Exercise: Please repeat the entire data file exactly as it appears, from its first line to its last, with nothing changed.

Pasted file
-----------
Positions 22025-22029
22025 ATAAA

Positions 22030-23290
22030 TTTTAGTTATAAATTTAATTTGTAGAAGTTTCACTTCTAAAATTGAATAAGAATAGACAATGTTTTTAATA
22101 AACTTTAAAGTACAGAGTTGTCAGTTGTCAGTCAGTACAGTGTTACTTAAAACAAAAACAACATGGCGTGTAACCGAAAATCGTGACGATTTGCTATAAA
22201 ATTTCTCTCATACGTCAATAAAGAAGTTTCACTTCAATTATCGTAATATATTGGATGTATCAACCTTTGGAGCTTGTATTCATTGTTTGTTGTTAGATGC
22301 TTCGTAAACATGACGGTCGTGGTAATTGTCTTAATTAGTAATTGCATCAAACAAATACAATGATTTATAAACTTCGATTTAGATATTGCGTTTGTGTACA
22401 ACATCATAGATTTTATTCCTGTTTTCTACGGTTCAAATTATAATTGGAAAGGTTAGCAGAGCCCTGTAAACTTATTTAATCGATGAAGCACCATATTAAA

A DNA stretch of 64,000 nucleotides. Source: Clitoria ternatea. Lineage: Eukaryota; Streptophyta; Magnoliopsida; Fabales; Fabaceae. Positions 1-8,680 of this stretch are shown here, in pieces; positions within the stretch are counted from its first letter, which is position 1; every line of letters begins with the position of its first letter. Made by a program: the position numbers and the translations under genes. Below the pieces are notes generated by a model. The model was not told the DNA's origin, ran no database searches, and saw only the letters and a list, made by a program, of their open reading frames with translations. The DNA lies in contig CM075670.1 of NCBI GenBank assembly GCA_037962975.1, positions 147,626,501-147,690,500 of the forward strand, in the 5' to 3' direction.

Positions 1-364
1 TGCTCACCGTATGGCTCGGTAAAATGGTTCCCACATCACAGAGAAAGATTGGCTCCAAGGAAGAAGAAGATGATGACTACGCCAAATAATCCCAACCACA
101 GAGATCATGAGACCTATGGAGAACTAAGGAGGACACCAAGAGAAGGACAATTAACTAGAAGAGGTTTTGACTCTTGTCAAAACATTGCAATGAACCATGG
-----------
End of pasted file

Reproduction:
Positions 22025-22029
22025 ATAAA

Positions 22030-23290
22030 TTTTAGTTATAAATTTAATTTGTAGAAGTTTCACTTCTAAAATTGAATAAGAATAGACAATGTTTTTAATA
22101 AACTTTAAAGTACAGAGTTGTCAGTTGTCAGTCAGTACAGTGTTACTTAAAACAAAAACAACATGGCGTGTAACCGAAAATCGTGACGATTTGCTATAAA
22201 ATTTCTCTCATACGTCAATAAAGAAGTTTCACTTCAATTATCGTAATATATTGGATGTATCAACCTTTGGAGCTTGTATTCATTGTTTGTTGTTAGATGC
22301 TTCGTAAACATGACGGTCGTGGTAATTGTCTTAATTAGTAATTGCATCAAACAAATACAATGATTTATAAACTTCGATTTAGATATTGCGTTTGTGTACA
22401 ACATCATAGATTTTATTCCTGTTTTCTACGGTTCAAATTATAATTGGAAAGGTTAGCAGAGCCCTGTAAACTTATTTAATCGATGAAGCACCATATTAAA

A DNA stretch of 64,000 nucleotides. Source: Clitoria ternatea. Lineage: Eukaryota; Streptophyta; Magnoliopsida; Fabales; Fabaceae. Positions 1-8,680 of this stretch are shown here, in pieces; positions within the stretch are counted from its first letter, which is position 1; every line of letters begins with the position of its first letter. Made by a program: the position numbers and the translations under genes. Below the pieces are notes generated by a model. The model was not told the DNA's origin, ran no database searches, and saw only the letters and a list, made by a program, of their open reading frames with translations. The DNA lies in contig CM075670.1 of NCBI GenBank assembly GCA_037962975.1, positions 147,626,501-147,690,500 of the forward strand, in the 5' to 3' direction.

Positions 1-364
1 TGCTCACCGTATGGCTCGGTAAAATGGTTCCCACATCACAGAGAAAGATTGGCTCCAAGGAAGAAGAAGATGATGACTACGCCAAATAATCCCAACCACA
101 GAGATCATGAGACCTATGGAGAACTAAGGAGGACACCAAGAGAAGGACAATTAACTAGAAGAGGTTTTGACTCTTGTCAAAACATTGCAATGAACCATGG